Tuesday, September 19, 2017

DVQ Quilt Show: Entries, Winnings, Favorites

What I Entered:
This past weekend was the quilt show for the Diablo Valley Quilters, located in the Diablo Valley of the Greater Bay Area of San Francisco. This is a second guild I belong to although it is a bit further for me to travel. The show displayed  ~200 quilts.  I had entered three quilts and a pillow. The show entry deadline motivated me to finish off the binding and label on Out of the Blue (8/16/17), my quilt from Kaffe Fassett fabrics.

This quilt is actually going to get deployed for use in my family room instead of being folded up on storage. I liked the result from a kit much more than I initially thought I would, hence part of the reason for the title Out of the Blue beyond just that of the color.

My second entry, Storybook Charm (7/5/17), was bound several weeks before the show, but I needed to scurry to add labels and a hanging sleeve.

The third quilt was a Monkey Quilt and the pillow was a Bunny Pillow. Yes, indeed, these are very creative titles, I must admit. They belong to my youngest son Alex and I borrowed them back from him for the show. He was amused to spot them there when his dad brought him to the show to see them displayed. The monkey panel quilt (5/26/14) had been a birthday present.

The bunny panel pillow (12/15/16) was a Christmas present I'd made for him.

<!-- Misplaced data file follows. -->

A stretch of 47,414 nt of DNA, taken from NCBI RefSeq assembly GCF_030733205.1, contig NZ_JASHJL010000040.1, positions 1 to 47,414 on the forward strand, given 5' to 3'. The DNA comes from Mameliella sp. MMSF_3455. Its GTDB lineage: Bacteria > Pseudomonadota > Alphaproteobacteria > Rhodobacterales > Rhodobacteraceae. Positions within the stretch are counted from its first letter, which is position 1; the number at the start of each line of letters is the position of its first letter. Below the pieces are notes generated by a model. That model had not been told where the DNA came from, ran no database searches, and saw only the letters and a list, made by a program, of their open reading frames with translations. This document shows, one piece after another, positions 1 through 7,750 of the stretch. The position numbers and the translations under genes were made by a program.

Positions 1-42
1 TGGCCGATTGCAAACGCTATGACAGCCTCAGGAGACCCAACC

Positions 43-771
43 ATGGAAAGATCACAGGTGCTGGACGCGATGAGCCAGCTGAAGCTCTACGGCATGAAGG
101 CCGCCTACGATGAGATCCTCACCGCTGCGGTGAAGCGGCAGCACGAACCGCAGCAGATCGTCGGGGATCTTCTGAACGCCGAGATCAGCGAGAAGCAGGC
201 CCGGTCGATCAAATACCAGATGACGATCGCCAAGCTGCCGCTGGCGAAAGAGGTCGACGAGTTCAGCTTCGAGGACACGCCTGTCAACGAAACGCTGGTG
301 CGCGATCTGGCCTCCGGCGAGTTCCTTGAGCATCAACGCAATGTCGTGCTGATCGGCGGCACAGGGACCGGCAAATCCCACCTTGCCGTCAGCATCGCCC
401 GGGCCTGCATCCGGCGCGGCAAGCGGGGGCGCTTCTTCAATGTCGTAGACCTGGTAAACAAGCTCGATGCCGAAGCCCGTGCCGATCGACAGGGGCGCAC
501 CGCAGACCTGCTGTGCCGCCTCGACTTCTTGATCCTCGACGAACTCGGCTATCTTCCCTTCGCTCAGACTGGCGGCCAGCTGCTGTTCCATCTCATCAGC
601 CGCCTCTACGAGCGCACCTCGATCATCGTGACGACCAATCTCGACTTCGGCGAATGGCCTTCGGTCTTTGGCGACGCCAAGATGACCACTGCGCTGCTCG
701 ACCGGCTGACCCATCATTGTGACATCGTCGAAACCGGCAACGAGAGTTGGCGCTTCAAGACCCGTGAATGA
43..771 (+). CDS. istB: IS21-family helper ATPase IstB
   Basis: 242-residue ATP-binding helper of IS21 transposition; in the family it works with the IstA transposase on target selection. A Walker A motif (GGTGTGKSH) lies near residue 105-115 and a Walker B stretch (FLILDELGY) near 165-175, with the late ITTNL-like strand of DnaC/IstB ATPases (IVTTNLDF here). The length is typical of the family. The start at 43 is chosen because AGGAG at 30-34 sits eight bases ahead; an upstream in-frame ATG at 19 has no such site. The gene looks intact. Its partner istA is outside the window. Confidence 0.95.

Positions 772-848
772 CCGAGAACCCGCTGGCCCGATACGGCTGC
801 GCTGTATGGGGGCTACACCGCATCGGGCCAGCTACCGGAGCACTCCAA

Here is a closeup to show how I quilted the rolling hillsides.

Alex is waiting for his ride home with dad. I stayed behind to help with show take down. I must say that is a lot of work, but the team of volunteers cruise along like a well oiled machine.

What I Won:
Raffle baskets were awarded at the end of the show and I won one! I think I only dropped one ticket in basket number #16 but one is all it takes. I was doubly surprised because a friend I had come with the day before also won a basket. I can add my winnings to those I was also lucky enough to score at the Amador Valley Quilters Show in April. Yes, that is right. I won a basket at each of those shows. With the AVQ show I won a basket titled Christmas in April (5/2/17).  This DVQ basket was titled Elm Creek Extravaganza and, indeed, an extravaganza it was! 

What a haul! I initially cringed because my husband and I are trying to declutter our stuff - especially years of quilting and model train accumulations – and this prize was high volume.  But I must have secretly longed for this collection because, after all, I did drop a ticket in as a contender. Basket #16 was laden with everything you can imagine that was Elm Creek themed, with lots of fabric and notions as well. I must have taken the person who donated the prize years of dedication to have amassed such a complete collection. I feel lucky to have inherited it all in one fell swoop. Even my husband, as he helped me lug the pounds of books and fabric all out to the car, echoed that it would be a shame to break up such a beautiful set. (See why we have such a problem paring things down?)